Kate among engineering industry’s best and brightest

Kate among engineering industry’s best and brightest

Biomedical engineer Associate Professor Kate Fox has been named on Engineers Australia’s prestigious top 30 most innovative engineers list.

Kate Fox portrait Associate Professor Kate Fox has been named amongst the most innovative engineers in Australia.

Fox, the Biomedical, Embedded System and Signal Processing Engineering discipline leader, is creating 3D-printed diamond body implants in what’s believed to be a world-first.

One in 25 people globally are expected to require an implant of some kind in their life and there were more than 115,000 joint replacements alone in Australia in 2016.

Implants are often made with titanium, which doesn’t always interact with the body the way it needs to, increasing the risk of the implant moving or being rejected. One in 20 replacements need revision within nine years of surgery.

Fox said she was honoured to be named on the list, which includes engineers working across the discipline from building and construction to electronics and communications.

“It’s humbling to be named as one of the most innovative engineers in Australia,” Fox said.

“As engineers, we have such power to make a difference to people around us. We have got such cool toys at RMIT – we have some of the best 3D printing facilities in the southern hemisphere - and can really make a difference to people’s lives with them.”

Fox joins current PhD student Shruti Nirantar on the list, who has been recognised for her work developing a new type of transistor, the building block for all electronics.

Industry leader and casual College of Business academic Julian O’Shea, who led a solar tuk tuk expedition with engineering students, and  former RMIT University and Functional Materials and Microsystems Research Group PhD candidate, and now University of Melbourne researcher, Dr Mohammad Taha, whose research produced smart window coatings, also made the list.

The group follows in the footsteps of colleagues Dr Sumeet Walia (2018), Professor Madhu Bhaskaran (2017), and Professor Sharath Sriram (2016) who have previously been named among Australia’s most innovative engineers.

A record 25% of those on the list, published in the latest issue of create magazine, were women.

Fox said she was particularly honoured to be on the list with women who were leading the profession.

“It’s quite special to be recognised amongst these women who are doing great work,” Fox, who is also a Superstar of STEM, said.

“Increasing gender diversity and equality in engineering is vital.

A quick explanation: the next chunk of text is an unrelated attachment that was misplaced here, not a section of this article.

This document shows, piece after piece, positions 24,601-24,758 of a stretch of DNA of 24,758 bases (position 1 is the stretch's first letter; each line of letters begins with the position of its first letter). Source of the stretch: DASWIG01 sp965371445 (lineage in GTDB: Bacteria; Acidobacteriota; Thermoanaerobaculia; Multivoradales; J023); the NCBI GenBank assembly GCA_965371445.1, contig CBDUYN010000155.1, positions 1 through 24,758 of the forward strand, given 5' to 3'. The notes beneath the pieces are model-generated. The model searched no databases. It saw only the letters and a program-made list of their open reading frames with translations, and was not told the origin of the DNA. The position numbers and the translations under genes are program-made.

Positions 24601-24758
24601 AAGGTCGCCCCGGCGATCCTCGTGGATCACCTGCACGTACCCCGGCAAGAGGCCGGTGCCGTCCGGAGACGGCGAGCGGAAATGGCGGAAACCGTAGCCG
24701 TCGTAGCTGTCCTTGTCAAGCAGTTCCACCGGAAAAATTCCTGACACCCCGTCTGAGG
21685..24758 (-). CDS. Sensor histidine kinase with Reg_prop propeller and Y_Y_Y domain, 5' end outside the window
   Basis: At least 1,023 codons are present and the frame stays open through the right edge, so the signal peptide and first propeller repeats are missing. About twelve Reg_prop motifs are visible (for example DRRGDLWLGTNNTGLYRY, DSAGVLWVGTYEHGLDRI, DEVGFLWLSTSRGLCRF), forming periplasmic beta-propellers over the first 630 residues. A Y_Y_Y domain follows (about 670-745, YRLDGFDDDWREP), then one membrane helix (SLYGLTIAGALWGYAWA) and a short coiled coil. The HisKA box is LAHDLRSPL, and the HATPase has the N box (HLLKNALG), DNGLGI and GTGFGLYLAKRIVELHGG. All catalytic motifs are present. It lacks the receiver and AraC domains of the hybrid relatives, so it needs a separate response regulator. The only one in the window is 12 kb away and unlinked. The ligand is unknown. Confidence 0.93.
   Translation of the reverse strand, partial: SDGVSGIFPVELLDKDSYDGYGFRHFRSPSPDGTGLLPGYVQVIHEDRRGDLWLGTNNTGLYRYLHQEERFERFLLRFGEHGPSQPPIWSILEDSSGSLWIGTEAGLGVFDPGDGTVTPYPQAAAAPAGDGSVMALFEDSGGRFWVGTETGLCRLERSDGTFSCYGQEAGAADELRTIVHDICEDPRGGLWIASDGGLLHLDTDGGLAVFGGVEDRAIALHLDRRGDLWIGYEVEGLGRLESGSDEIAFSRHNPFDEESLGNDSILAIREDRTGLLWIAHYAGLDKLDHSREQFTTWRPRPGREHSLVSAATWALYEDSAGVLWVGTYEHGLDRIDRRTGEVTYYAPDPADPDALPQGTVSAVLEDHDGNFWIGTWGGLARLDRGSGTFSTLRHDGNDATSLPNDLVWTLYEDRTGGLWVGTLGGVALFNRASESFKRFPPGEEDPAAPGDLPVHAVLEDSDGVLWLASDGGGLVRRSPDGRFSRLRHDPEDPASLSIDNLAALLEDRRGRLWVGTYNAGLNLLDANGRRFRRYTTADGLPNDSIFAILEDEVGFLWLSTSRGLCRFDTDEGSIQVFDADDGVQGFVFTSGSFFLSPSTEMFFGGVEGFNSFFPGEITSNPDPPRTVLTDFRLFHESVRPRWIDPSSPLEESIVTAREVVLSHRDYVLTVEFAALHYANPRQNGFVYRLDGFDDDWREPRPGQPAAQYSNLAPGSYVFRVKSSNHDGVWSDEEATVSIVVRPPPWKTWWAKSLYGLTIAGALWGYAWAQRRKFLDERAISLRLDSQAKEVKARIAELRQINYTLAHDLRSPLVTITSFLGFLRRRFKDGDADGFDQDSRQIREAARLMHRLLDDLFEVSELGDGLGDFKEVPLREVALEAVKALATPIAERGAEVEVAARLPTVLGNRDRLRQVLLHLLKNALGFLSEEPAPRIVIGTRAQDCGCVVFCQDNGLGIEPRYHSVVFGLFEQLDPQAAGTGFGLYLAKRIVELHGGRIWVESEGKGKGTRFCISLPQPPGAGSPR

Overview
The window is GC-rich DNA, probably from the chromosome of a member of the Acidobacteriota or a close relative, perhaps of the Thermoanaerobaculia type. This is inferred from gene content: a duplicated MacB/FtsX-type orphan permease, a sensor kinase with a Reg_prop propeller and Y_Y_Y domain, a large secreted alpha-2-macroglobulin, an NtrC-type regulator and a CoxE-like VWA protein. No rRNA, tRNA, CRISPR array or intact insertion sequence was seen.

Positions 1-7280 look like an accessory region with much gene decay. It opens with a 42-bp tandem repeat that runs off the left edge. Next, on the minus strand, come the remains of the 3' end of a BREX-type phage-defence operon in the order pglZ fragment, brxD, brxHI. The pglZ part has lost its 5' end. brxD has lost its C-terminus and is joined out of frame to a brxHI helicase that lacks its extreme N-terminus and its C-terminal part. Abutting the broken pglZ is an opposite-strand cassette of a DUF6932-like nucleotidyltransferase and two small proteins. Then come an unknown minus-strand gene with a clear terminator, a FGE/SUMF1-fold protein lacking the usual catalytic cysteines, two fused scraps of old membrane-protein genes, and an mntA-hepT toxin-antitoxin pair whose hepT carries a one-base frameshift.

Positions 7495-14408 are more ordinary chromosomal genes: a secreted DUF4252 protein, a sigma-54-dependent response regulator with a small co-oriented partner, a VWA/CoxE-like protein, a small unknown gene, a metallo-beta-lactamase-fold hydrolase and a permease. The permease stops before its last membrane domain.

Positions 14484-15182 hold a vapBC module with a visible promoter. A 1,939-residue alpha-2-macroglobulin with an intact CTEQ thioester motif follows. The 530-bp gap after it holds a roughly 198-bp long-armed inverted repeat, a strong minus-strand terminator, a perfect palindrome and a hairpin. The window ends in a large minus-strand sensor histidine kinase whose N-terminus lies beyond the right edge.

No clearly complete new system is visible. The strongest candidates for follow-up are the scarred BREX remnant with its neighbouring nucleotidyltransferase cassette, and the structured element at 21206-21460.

“Being named on this list and being a superstar of STEM are great platforms to show the next generations what amazing engineering discoveries are being done at RMIT, and, more broadly, within Australia.”

Engineers Australia CEO Peter Mclntyre congratulated those featured on the list.

“The Australia’s Most Innovative Engineers list showcases the creativity and ingenuity of Australian engineers and celebrates their remarkable achievements,” he said.

“The judging panel was overwhelmed by the high calibre of entrants, and we congratulate the winners on their selection.”

Fox said her work with diamond implants, which could be more compatible because carbon is a key element inside the human body, could offer a solution to the combination of living longer and putting our bodies through intense activities like riding motorbikes and playing football from a younger age.

“The consequences haven’t quite been predicted yet and it’s a massive problem,” she said.

“While we have some temporary solutions – metal implants, titanium, stainless steel, cobalt chromium – they don’t last.

“You hear about all these old footballers who are getting both hips and knees done at 40, 45. They’ve got a lot of life left in them, so if you’ve got an implant that’s only going to last 15 or 20 years that’s one, two replacements.

“Finding long-term solutions that will last 50, 60 years is the holy grail of bio-medical implant engineering.”

Fox hopes her diamond-coated implants could be trialled within five years and predicted that the opportunities for new implants that haven’t been thought of yet would grow as technology developed.


Story: Amelia Harris

08 July 2019


08 July 2019


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